The impact of groupthink on diversity, equity, and inclusion
Groupthink does not allow for diversity, equity and inclusion (DEI). DEI, on the other hand, defeats groupthink.
And DEI is good for business. A survey by McKinsey & Co. found that companies with gender and ethnic diversity saw greater financial performance than those with the least diversity. There’s a proviso, though: The researchers say it’s not enough to hire diverse talent if the workplace experience is poor.
Sir Jeremy Fleming, the director of Government Communications Headquarters (GCHQ), Britain’s intelligence and security organization, goes so far as to say diversity wins wars. He points to the GCHQ’s beginnings at Bletchley Park, where Germany’s World War II cipher code was broken. That success relied on “bringing together diverse people to meet the toughest intellectual challenges. It is impossible to solve complex problems when you have one mind, or one perspective, or one point of view.”
Just including one person who is different from the majority of the team can be helpful, and they don’t even have to say a word.
For instance, if the techs that made automatic soap dispenser detectors had one person of color in their group, they may have found out that the dispensers were unable to detect darker skin tones before releasing the product and enraging the public. Unfortunately, says Alex Harris, a manufacturing engineer and fundraising chair for the National Society of Black Engineers, the tech industry is rife with a lack of diversity.
“If you have an office full of white people, whatever products that come out of that office are more likely to be geared more toward white people,” Harris explains. “The less diversity there is in a workplace environment, the more likely major design flaws will be present that only affect people of color.”
Technology executive Tyrone Grandison points out that it’s not the tech per se. "When you talk about the fact that hand sanitizers can't recognize dark skin, or the fact that up until a few years ago, most image recognition software were identifying Black people as monkeys, that's not a fault of the tech, that's the fault of the training data that people are actually using to kind of inform these algorithms."
3 ways to overcome groupthink at work
It’s relatively simple to rid your workplace of groupthink, but to do so successfully, the approach needs buy-in from everyone, and it starts with hiring.
1. Change how you hire.
For example, go beyond traditional sources and schools when you’re looking to fill a position. You can help diversify the responses you get to job ads by rewriting them, using inclusive language. You can incorporate anonymizing and intelligent shortlisting software to offset unconscious bias.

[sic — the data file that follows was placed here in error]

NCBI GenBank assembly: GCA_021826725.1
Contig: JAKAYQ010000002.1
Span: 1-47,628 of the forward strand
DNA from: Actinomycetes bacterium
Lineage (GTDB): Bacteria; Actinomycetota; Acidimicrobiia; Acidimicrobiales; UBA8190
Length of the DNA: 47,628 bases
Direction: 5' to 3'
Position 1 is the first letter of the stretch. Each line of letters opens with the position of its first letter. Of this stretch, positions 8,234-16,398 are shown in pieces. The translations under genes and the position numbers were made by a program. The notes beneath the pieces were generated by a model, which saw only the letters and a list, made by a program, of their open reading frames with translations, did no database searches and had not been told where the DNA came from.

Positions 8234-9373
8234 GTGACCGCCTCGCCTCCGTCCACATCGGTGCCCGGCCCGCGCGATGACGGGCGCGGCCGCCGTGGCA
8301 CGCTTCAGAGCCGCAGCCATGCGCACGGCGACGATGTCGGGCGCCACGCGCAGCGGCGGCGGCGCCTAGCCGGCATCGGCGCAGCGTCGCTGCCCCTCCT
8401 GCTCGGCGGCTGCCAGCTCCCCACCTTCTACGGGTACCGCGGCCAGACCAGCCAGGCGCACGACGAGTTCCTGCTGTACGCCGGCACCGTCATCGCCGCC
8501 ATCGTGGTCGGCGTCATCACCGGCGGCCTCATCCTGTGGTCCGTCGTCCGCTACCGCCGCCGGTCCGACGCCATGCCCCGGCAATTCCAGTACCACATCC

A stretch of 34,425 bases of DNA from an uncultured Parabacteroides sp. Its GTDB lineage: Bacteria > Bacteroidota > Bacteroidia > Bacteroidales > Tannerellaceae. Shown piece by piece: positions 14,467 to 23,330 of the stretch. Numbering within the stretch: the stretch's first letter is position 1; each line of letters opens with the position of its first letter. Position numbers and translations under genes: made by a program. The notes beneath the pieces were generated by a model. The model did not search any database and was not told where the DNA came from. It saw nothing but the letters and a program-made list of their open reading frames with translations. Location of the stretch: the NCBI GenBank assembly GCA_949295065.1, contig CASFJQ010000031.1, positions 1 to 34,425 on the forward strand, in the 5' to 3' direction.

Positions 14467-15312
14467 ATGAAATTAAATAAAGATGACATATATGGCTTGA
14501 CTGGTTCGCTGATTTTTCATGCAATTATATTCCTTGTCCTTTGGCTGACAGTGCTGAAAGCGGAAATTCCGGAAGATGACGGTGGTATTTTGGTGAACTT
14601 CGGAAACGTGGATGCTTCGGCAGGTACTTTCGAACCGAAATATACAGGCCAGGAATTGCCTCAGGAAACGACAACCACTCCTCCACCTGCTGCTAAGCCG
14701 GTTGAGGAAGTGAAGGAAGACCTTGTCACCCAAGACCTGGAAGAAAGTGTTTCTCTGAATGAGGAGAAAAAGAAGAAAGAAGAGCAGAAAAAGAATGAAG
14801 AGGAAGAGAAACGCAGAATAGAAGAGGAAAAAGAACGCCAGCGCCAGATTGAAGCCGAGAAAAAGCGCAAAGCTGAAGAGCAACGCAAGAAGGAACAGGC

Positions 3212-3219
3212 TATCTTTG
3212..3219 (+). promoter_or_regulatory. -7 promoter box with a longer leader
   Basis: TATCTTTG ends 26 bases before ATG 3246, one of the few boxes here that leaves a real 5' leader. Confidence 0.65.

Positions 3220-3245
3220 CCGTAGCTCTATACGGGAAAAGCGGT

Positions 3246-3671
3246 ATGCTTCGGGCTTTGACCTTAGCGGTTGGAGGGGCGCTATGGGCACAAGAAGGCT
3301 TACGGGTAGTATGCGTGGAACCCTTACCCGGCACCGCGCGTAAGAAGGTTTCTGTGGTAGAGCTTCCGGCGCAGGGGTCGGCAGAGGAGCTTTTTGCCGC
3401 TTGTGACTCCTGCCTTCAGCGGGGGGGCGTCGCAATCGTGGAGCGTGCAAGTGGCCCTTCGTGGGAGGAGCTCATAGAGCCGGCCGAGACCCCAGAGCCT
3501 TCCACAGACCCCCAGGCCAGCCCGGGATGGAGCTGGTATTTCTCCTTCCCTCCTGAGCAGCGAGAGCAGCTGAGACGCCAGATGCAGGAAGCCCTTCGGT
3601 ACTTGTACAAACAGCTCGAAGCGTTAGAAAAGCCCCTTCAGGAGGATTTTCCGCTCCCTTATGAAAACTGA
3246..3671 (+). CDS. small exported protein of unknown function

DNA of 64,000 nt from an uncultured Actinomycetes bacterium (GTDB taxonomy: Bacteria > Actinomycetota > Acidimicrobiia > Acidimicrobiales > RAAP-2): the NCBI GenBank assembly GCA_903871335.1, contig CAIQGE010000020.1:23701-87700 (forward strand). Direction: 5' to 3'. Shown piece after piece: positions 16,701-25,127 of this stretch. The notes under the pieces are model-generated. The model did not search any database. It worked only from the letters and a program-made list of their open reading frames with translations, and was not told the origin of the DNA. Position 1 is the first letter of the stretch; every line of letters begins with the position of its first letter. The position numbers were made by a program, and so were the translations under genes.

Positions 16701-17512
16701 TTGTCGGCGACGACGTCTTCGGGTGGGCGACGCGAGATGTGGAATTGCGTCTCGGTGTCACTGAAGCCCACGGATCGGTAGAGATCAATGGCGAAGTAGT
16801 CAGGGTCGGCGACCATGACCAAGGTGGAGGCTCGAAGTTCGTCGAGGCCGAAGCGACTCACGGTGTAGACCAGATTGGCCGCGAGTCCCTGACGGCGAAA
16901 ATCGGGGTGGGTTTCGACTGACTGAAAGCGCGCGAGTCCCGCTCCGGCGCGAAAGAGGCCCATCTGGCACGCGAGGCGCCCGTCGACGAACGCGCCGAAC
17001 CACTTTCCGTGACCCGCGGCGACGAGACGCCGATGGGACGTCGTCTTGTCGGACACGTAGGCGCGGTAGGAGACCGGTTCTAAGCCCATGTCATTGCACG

Remember to include neurodivergent people in your diversity hiring efforts. They are “described as being nonconformists,” writes neurodiversity advocate Jillian Enright, so are “much less likely to be caught up in groupthink and more likely to remain firm in [their] beliefs, even when they do not align with popular opinion.”
The bottom line here is that you’re looking for a cultural contribution, not a culture fit.
2. Educate employees
Hagemann says “all employees should be taught critical thinking skills both formally and informally. These skills will teach them to have healthy debate, to question not only others and their thinking but to also question their own. There is a process called metacognition which is where individuals learn to think about their thinking and push the boundaries of their traditional thought.”
The training is important, she adds, so that debates are not for the sake of argument, but with a purpose and helpful (not rigid) attitude. “In the case where the underlying belief systems are creating a bias that the individual may not be aware of, DEI training is helpful, along with exposure to different people, mindsets, religions, political opinions, etc.”
And when you’ve got a group or team meeting taking place, add one person to serve as the devil’s advocate. This person should be an outsider and actively encouraged to dissent.
3. Build trust.
Create trust by encouraging interaction between employees. This builds relationships, which Nancy Baym, Ph.D., senior principal research manager at Microsoft, calls social capital. “Social capital has to do with the resources and opportunities you have access to because of your relationships,” she explains. “When people trust one another and have that kind of capital, you get a willingness to take risks, you get more innovation and creativity and less groupthink.”
Banish fear from voicing opposing opinions, and you’ll destroy groupthink, says Harvard Professor Amy Edmonson. “Psychological safety is a belief that the context is safe for interpersonal risk-taking – that speaking up with ideas, questions, concerns, or mistakes will be welcomed and valued.”
When your company culture moves to one of innovation, trust and psychological safety—and is supported by leadership—groupthink will be a thing of the past.
About our source
Visionary leadership expert Bonnie Hagemann is the CEO of EDA, Inc., a top-of-the house human capital firm specializing in C-Suite Coaching, Succession Planning, Design of Custom Executive Development programs and preparing high potentials to step into senior leadership roles. EDA has a 38-year history of working with leading organizations to develop their executives and make culture visible through their proprietary CultureTech platform called EDASurveys®.
Hagemann’s personal leadership journey, combined with sound business principles and expertise in leadership strategy, has led her to serve as a speaker, coach, and trusted advisor to some of the most respected leaders and organizations in the world. Co-author of Leading with Vision: The Leader's Blueprint for Creating a Compelling Vision and Engaging the Workforce, Hagemann has leadership courses on LinkedIn Learning.